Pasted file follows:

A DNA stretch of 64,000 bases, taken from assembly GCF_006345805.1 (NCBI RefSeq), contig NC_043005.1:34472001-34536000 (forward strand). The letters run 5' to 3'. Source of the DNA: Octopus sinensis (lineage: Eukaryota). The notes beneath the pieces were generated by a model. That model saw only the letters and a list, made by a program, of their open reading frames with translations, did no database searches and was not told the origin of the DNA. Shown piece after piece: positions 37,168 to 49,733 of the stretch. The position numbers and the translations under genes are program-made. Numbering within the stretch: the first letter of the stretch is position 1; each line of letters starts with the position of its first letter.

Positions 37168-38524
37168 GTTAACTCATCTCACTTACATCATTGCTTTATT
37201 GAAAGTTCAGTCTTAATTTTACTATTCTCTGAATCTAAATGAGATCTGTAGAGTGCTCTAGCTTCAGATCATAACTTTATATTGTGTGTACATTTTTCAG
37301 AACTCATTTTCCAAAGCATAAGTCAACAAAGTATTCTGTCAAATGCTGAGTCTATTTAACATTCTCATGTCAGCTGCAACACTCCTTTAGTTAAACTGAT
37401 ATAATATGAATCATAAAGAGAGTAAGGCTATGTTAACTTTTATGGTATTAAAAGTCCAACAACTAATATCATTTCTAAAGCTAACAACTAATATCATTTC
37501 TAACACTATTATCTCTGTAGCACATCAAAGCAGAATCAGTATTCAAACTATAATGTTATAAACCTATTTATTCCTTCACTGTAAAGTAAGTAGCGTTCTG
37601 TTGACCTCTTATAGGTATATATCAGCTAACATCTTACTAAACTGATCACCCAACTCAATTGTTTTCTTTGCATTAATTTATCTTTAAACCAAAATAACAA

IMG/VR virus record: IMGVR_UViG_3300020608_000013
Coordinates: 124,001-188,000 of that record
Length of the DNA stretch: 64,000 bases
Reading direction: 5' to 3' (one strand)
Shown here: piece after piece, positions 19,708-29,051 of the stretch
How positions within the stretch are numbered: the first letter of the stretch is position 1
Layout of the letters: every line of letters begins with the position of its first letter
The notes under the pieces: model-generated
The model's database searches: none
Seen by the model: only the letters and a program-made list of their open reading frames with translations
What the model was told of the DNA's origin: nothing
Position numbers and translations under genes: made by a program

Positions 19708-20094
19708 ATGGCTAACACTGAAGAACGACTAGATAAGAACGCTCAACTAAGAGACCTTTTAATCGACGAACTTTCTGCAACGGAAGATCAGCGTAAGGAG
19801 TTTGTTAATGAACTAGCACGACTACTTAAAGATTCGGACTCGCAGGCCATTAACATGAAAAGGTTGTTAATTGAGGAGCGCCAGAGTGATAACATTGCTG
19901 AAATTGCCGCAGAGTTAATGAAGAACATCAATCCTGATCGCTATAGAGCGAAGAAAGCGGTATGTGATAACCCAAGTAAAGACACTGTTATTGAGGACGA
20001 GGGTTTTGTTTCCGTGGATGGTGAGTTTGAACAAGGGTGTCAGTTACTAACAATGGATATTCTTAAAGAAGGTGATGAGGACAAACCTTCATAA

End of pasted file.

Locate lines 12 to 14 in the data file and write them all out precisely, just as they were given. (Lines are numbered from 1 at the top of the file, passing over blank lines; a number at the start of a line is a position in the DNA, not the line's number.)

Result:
Reading direction: 5' to 3' (one strand)
Shown here: piece after piece, positions 19,708-29,051 of the stretch
How positions within the stretch are numbered: the first letter of the stretch is position 1